What’s in a spot?

See a spot, check a spot…

You might sometime ponder about a spot on your skin.  Does it look normal? Does it seem like it never heals? Next time you are at the Dr’s maybe get it checked out.

What’s in a little itty bitty spot? Apparently a lot. Earlier this year I went to see the Dr. to have a spot on my nose checked, to see what he thought.  He wasn’t quite sure and thought I should see a dermatologist, likely nothing to worry about.

As usual, for the Canadian Health Care system, I had to wait a few weeks, but what’s new?.  When I did get in to see the dermatologist he too was not sure and decided to take a biopsy.  I figured it would be one of those typical things, take a biopsy, get a call that it’s all good and carry on.

Well, I received the call but it wasn’t all glossy.  The biopsy came back as basal-cell carcinoma (BCC) and I would require surgery to have it removed.

WHAT!? It was a bit of a shock. The phone call was at least a bit humorous as the nurse attempted to calm Felice down by telling her it’s the best kind of skin cancer to have if you happen to get it.  When you look at the stats, it is. 95% cure rate, it gets better too as I was scheduled for a procedure called MOHS micrographic surgery at Women’s College, in Toronto. This is good news as it ups the cure rate 97-99.8%.

A week ago I had the surgery.  It was done over a period of 6 hours under local anaesthetic.  The process involved me going in, receiving a boat-load of freezing, then having a bit of skin removed. I’d have to wait an hour while the pathology was analysed and then we would go back in. They ended up taking a 1.2cm x 1.4cm swatch of skin off the side of my nose.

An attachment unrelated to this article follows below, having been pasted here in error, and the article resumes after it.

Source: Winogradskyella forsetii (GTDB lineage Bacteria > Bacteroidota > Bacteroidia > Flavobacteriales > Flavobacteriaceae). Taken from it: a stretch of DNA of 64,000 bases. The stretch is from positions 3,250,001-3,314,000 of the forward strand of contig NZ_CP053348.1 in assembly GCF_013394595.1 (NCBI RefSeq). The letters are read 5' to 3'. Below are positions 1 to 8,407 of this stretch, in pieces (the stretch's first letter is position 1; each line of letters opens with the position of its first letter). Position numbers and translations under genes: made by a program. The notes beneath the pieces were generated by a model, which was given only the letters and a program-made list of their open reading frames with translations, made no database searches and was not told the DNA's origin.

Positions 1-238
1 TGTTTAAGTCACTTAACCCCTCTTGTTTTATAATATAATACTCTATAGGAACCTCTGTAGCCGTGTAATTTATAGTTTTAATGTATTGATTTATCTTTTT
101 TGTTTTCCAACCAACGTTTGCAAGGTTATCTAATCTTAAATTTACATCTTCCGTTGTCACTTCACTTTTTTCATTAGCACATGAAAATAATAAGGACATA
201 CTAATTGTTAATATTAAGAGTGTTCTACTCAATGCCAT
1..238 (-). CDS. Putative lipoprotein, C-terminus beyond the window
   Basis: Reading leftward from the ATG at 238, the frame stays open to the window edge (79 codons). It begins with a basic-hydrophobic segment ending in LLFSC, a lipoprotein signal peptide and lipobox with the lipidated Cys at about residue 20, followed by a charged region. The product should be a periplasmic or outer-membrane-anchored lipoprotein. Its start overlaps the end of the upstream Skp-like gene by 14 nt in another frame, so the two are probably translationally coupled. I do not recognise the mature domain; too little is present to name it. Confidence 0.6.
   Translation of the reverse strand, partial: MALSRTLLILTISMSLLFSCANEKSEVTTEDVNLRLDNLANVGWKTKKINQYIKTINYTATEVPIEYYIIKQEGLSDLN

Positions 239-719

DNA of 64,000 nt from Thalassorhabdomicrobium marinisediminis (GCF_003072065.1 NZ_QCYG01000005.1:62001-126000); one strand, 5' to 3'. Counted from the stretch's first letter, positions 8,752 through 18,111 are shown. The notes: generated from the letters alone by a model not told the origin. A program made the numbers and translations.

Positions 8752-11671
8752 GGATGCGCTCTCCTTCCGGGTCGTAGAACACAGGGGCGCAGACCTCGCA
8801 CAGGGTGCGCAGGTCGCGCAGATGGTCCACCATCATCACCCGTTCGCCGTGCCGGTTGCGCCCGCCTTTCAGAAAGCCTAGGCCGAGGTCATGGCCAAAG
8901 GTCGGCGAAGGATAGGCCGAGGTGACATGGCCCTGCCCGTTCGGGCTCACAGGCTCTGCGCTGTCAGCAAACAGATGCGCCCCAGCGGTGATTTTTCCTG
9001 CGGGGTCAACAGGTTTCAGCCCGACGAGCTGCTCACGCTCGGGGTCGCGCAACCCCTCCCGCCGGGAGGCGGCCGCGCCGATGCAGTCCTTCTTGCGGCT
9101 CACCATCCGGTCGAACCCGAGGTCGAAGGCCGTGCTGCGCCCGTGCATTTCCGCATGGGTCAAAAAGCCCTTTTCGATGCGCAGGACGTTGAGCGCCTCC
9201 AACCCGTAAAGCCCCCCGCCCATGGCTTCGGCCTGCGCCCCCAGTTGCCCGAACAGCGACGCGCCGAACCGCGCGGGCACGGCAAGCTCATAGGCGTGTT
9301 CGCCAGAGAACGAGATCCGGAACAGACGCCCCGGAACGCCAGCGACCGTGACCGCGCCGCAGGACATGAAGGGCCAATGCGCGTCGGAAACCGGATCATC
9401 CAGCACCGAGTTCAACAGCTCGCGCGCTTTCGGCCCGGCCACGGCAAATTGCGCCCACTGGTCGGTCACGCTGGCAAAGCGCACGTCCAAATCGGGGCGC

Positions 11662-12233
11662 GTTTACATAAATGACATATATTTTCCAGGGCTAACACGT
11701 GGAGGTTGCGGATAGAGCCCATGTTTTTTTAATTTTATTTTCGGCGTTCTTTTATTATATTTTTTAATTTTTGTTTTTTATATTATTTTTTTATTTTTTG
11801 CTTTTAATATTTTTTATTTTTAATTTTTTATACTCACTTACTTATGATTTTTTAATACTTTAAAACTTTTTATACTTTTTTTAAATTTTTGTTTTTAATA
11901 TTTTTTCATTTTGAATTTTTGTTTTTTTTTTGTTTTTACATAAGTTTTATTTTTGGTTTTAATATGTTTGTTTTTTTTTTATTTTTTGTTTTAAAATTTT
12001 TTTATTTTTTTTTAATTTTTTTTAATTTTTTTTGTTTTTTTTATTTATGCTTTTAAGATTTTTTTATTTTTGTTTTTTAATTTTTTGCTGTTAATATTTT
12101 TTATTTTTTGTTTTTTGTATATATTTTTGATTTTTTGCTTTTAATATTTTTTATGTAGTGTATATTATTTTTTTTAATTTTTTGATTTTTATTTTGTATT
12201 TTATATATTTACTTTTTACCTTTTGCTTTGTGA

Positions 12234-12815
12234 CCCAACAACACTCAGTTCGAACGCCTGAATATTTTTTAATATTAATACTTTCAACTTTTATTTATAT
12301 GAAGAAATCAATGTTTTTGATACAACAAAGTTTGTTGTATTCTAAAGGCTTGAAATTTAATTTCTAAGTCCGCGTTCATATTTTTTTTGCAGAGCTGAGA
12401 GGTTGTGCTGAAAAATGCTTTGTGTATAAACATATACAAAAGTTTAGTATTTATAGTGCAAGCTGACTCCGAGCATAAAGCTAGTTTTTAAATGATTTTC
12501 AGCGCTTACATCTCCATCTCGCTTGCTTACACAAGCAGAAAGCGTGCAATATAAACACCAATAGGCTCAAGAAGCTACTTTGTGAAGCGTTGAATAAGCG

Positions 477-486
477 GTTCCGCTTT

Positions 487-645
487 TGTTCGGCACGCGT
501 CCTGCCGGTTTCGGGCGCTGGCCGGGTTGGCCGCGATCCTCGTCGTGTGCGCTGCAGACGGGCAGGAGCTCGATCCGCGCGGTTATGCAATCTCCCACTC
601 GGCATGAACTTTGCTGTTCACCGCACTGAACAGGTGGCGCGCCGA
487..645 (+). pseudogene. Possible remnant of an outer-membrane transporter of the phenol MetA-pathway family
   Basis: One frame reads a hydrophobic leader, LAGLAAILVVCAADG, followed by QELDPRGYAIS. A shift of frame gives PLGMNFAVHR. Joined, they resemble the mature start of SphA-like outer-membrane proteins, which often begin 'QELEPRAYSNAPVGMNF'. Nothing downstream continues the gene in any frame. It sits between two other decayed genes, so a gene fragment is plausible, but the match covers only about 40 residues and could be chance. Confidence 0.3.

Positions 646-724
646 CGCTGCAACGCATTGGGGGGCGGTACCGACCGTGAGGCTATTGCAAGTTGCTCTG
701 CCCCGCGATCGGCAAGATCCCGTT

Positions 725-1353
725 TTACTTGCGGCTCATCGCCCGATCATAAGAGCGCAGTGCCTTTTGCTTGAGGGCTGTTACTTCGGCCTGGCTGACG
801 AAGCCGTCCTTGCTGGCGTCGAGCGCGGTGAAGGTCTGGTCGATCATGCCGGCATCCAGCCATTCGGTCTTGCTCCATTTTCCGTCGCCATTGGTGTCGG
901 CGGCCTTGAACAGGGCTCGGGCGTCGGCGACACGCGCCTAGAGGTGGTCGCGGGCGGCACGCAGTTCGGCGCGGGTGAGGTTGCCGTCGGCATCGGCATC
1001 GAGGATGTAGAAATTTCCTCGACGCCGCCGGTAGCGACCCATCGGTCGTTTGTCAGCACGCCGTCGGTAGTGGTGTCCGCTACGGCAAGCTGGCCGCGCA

Finally, after a couple of goes and about five hours later the doctor came back and was quite happy to say that we were all clear, meaning there were no more cancer cells in the slides. It was time to stitch me up.

Unfortunately, the hole was big enough that I required reconstructive surgery.  So, to end it all off the doctor gave me an eye tuck ( I asked him to do the other side but he said he’d have to charge me).  That was actually the worst part of the day, why someone would want to do that on purpose I really don’t know.

Now a week later and the stitches have been taken out. The incision site looks like there will be minimal scarring. Most of the scar looks like it will be under my eye. It’s still a bit swollen so we’ll just have to see how it goes.

So, all in all quite the experience. There’s a lot to be said about using sunscreen (I do use it) and getting those spots checked.  I need to go in for regular checks to ensure it doesn’t come back and that other spots don’t show up.  The doctor was pretty confident that he had it all and it was only in the one spot.

I really want to impress on everyone the need to go and have your spots checked out. It was really by chance that I went in and had it checked.

Five warning signs of basal-skin carcinoma

Oh, by the way, May is Skin Cancer Awareness month.

What’s next?  Not much really Keep Calm and Carry On.

About jasonbu 56 Articles
I'm a wannabe extrovert and an Interweb nerd who has spent the past 25+ years in the software industry. My first 10 years at Microsoft. I've served in the Canadian Military; I'm a humanist; I love coffee; love all things science and love spending time with my family.